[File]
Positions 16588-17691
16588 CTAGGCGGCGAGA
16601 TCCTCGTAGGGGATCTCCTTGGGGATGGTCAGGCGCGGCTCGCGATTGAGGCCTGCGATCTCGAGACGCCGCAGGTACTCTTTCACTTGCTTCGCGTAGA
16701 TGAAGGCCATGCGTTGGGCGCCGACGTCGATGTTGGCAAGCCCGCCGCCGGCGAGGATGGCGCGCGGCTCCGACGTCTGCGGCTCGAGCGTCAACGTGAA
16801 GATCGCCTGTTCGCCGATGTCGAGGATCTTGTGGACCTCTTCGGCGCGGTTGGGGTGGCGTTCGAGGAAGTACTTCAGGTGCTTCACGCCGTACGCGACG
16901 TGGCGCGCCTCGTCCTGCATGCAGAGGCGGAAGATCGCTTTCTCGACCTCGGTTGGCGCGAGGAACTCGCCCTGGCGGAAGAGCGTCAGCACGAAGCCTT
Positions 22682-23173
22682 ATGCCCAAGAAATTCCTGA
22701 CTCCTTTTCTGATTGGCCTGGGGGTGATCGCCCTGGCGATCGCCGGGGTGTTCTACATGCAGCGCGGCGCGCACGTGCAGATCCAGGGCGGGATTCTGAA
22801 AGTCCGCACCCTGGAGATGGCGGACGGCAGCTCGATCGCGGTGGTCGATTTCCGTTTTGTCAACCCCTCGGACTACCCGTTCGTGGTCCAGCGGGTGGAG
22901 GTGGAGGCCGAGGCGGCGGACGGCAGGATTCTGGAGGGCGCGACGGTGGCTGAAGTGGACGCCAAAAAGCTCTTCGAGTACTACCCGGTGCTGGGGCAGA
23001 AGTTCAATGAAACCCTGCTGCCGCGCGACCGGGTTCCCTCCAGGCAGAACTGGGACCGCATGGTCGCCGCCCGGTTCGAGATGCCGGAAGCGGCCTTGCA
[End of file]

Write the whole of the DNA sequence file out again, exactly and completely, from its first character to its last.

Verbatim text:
Positions 16588-17691
16588 CTAGGCGGCGAGA
16601 TCCTCGTAGGGGATCTCCTTGGGGATGGTCAGGCGCGGCTCGCGATTGAGGCCTGCGATCTCGAGACGCCGCAGGTACTCTTTCACTTGCTTCGCGTAGA
16701 TGAAGGCCATGCGTTGGGCGCCGACGTCGATGTTGGCAAGCCCGCCGCCGGCGAGGATGGCGCGCGGCTCCGACGTCTGCGGCTCGAGCGTCAACGTGAA
16801 GATCGCCTGTTCGCCGATGTCGAGGATCTTGTGGACCTCTTCGGCGCGGTTGGGGTGGCGTTCGAGGAAGTACTTCAGGTGCTTCACGCCGTACGCGACG
16901 TGGCGCGCCTCGTCCTGCATGCAGAGGCGGAAGATCGCTTTCTCGACCTCGGTTGGCGCGAGGAACTCGCCCTGGCGGAAGAGCGTCAGCACGAAGCCTT
Positions 22682-23173
22682 ATGCCCAAGAAATTCCTGA
22701 CTCCTTTTCTGATTGGCCTGGGGGTGATCGCCCTGGCGATCGCCGGGGTGTTCTACATGCAGCGCGGCGCGCACGTGCAGATCCAGGGCGGGATTCTGAA
22801 AGTCCGCACCCTGGAGATGGCGGACGGCAGCTCGATCGCGGTGGTCGATTTCCGTTTTGTCAACCCCTCGGACTACCCGTTCGTGGTCCAGCGGGTGGAG
22901 GTGGAGGCCGAGGCGGCGGACGGCAGGATTCTGGAGGGCGCGACGGTGGCTGAAGTGGACGCCAAAAAGCTCTTCGAGTACTACCCGGTGCTGGGGCAGA
23001 AGTTCAATGAAACCCTGCTGCCGCGCGACCGGGTTCCCTCCAGGCAGAACTGGGACCGCATGGTCGCCGCCCGGTTCGAGATGCCGGAAGCGGCCTTGCA